Isn’t that strange? You will remember Mandelstam’s poem about the new age of Pushkin experts studying with guns in their laps, in other words the young guards who would later accompany his own convoy?
By the way, Gefter himself, as a young man, had served as a convoy guard. In the 1930s, as a student in the history department of Moscow University, he was secretary of the Komsomol cell and known as a brutal inquisitor. He didn’t personally torture or arrest anyone, but he did chair meetings, branding people and their children as enemies of the people. He did change, however, and he wasn’t the only one. That’s what is interesting. Usually we hear stories of children who betrayed their parents, or were forced to renounce them. In fact, this was extremely rare. Almost no one renounced their parents, and very few were under pressure to do so. If both parents were arrested, the children would be adopted by their grandmothers, aunties and so on. Only when this didn’t happen would they be sent to children’s homes, and the stunning thing is that although their family life was shattered, they still felt they were living in the best of all worlds. And they don’t describe their life in the children’s homes as a nightmare either, but as the continuation of a happy childhood.
Where were these children’s homes located?
They were scattered all around the country. The children would first be taken to the Danilovsky juvenile detention facility in Moscow and then sent on to various children’s homes. After the terrible first days they usually describe kind teachers who showed them compassion, helping them along and sharing books with them, as well as their friendships with other children. I’ve heard stories of this kind from people who had by the 1960s become anti-communist. What I mean to say is that these are not people who would wish to whitewash history by telling these stories. This comes through in their letters and recollections, and it is quite astonishing: while the terror and arrests shattered the life within the House of Government, it didn’t shatter the children’s allegiance to the country and socialism. Their parents were a different matter. They were genuine, profound believers, loyal to the party to their last breath. But apart from a few rare exceptions, their children had not yet begun to distance themselves from the common cause in the 1930s. That came only later.
Like you, I enjoy working with archival sources and what I find most fascinating about this work is coming across astonishing stories of the kind you could never make up, where you can’t say: I knew this, and the sources just corroborate my knowledge. Do you recall a story relating to the House on the Embankment that managed to astound you even though you had studied the place for a long time?
There is one story which, although it didn’t quite astonish me, left a powerful impression. It is the story of one of the most horrific executioners of those years, Sergei Mironov. His real name was Korol’.
You couldn’t live with a surname like that in the Soviet Union. [Korol’ means king in Russian – trans.]
Exactly, so he took another name.
So he was Jewish?
Yes. He was the NKVD commander of Western Siberia, which was the Soviet Union’s number two region in terms of the number of executions.
What was number one?
The Moscow region. Mironov was the one who proposed to Yezhov that the institution of troikas be brought back to speed up the process of arrest, execution or deportation into exile.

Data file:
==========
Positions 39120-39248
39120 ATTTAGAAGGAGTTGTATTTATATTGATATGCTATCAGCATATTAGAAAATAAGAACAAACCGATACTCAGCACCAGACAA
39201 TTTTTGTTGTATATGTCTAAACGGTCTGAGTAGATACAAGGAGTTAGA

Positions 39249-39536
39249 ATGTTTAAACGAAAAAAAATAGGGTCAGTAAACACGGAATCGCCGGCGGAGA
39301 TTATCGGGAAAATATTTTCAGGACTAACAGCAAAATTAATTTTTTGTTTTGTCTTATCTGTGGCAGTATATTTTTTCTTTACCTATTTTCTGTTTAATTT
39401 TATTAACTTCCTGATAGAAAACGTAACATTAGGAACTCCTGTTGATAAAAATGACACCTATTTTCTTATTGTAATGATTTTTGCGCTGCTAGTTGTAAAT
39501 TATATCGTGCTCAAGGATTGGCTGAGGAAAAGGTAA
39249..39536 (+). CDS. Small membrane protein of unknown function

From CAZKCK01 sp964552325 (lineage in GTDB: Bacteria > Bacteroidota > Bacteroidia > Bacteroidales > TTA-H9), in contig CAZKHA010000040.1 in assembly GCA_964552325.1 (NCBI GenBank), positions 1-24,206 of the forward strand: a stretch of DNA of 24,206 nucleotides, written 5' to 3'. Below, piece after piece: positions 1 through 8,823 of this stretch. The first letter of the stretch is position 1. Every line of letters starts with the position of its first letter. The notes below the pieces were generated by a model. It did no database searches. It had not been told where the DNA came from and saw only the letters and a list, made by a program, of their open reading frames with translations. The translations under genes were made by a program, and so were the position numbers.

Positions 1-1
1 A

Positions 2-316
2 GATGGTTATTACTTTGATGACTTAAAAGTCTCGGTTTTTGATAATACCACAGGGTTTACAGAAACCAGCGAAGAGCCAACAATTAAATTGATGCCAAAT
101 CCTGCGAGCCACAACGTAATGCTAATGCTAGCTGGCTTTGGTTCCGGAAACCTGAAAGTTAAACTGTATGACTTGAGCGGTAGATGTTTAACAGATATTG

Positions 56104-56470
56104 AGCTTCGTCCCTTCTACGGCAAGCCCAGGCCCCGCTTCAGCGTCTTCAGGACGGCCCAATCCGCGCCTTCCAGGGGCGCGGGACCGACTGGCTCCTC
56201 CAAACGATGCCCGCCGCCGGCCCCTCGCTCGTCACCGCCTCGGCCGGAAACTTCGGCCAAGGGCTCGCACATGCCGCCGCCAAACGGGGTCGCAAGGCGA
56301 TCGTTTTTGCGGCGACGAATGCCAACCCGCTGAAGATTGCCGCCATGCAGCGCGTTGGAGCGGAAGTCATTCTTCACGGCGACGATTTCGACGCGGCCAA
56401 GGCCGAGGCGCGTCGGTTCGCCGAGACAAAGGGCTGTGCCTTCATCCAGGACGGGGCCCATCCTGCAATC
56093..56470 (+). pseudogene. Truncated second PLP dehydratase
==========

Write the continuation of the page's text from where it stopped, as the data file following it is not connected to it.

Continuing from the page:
When did the troikas first emerge?
They emerged very early on, and then went out of use, but at the time of quotas and mass arrests he came up with the initiative of reinstating them, and thus played an important role in what is known as the Great Terror. Because he came up with the idea of …
Yes, let’s call it that. And he took a very active part in it. Later he was transferred from Siberia to Mongolia where again he unleashed the Great Terror. Eventually he came to Moscow, moving into the House on the Embankment. He had a loving wife and an adopted daughter whom he adored, by all accounts. If I’m not mistaken, he was appointed head of the East Asian Department at the People’s Commissariat for Foreign Affairs and he was incredibly happy. Everyone around him had perished but he had survived. And all of a sudden, soon after New Year, he and his wife are visiting some friends. The phone rings: it’s a call from the ministry, he’s asked to come in and sign some papers, something to do with a deal with Japan. He insists that everything had been sorted out, but agrees to go in. It’s January, freezing cold. His wife says: ‘Take my scarf!’ Much later, she said that he was not the kind of person to take his wife’s scarf. But on this occasion he did. And she goes on: ‘I have the feeling that he knew where he was going.’ So he takes her scarf and leaves. She remembers him walking down the stairs and looking down. We’re not talking about the House on the Embankment, they are at a friends’ house. The ministry rings again: ‘Where is he?’ There’s another call. Then a man from the ministry arrives and says: he’s late. The man takes a look around and leaves. And their host says, this man doesn’t work at the commissariat for foreign affairs, I know everyone who works there. Mironov’s wife races to the House on the Embankment and by the time she gets there, a search is under way and the man who pretended to be a ministry official screams at her and demands their personal phone books. A few more hours pass, the phone rings, the man picks up the receiver and heaves a sigh of relief: Mironov has turned up. All this lasts some nine hours. It’s January, night, snow. Those were his final hours of freedom. For the rest of her life his wife lived under the shadow of the question: what was he doing for those nine hours? In that terrible, freezing weather, Moscow knee-deep in snow? She assumes that he considered committing suicide. That his driver took him to the House on the Embankment but when he saw the people at the entrance he turned on his heels and started to wander around town, knowing they would do to him the same thing he had done to thousands of other people. An extraordinary story, in that it paints the picture of a man staring in the face of his own death or eternity, whatever you want to call it. A man who spent the last hours of his life roaming the city before turning himself in. An executioner on the eve of his own execution. He was shot after spending a year being interrogated. Unless I’m very much mistaken, he was shot on the same day as Mandelstam.